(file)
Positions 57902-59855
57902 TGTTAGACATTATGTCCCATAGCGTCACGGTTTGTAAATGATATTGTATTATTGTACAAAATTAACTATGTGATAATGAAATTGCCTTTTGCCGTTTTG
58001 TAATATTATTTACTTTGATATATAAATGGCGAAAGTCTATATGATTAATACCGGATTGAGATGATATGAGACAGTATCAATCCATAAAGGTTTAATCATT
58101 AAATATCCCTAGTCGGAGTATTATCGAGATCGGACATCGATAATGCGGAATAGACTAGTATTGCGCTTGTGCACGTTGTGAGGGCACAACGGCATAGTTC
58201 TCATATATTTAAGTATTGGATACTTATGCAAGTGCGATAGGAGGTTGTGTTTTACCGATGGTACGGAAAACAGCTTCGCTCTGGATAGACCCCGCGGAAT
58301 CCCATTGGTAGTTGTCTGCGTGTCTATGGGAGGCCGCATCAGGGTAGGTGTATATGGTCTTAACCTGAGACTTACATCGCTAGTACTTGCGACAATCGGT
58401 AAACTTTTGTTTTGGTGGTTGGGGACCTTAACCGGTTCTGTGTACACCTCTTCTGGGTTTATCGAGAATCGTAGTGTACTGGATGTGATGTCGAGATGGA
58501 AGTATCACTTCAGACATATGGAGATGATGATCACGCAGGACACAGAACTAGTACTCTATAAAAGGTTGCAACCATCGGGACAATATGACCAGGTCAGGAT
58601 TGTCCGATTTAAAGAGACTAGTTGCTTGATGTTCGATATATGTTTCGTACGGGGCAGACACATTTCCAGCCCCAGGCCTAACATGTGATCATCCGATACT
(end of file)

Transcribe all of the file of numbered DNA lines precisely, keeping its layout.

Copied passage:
Positions 57902-59855
57902 TGTTAGACATTATGTCCCATAGCGTCACGGTTTGTAAATGATATTGTATTATTGTACAAAATTAACTATGTGATAATGAAATTGCCTTTTGCCGTTTTG
58001 TAATATTATTTACTTTGATATATAAATGGCGAAAGTCTATATGATTAATACCGGATTGAGATGATATGAGACAGTATCAATCCATAAAGGTTTAATCATT
58101 AAATATCCCTAGTCGGAGTATTATCGAGATCGGACATCGATAATGCGGAATAGACTAGTATTGCGCTTGTGCACGTTGTGAGGGCACAACGGCATAGTTC
58201 TCATATATTTAAGTATTGGATACTTATGCAAGTGCGATAGGAGGTTGTGTTTTACCGATGGTACGGAAAACAGCTTCGCTCTGGATAGACCCCGCGGAAT
58301 CCCATTGGTAGTTGTCTGCGTGTCTATGGGAGGCCGCATCAGGGTAGGTGTATATGGTCTTAACCTGAGACTTACATCGCTAGTACTTGCGACAATCGGT
58401 AAACTTTTGTTTTGGTGGTTGGGGACCTTAACCGGTTCTGTGTACACCTCTTCTGGGTTTATCGAGAATCGTAGTGTACTGGATGTGATGTCGAGATGGA
58501 AGTATCACTTCAGACATATGGAGATGATGATCACGCAGGACACAGAACTAGTACTCTATAAAAGGTTGCAACCATCGGGACAATATGACCAGGTCAGGAT
58601 TGTCCGATTTAAAGAGACTAGTTGCTTGATGTTCGATATATGTTTCGTACGGGGCAGACACATTTCCAGCCCCAGGCCTAACATGTGATCATCCGATACT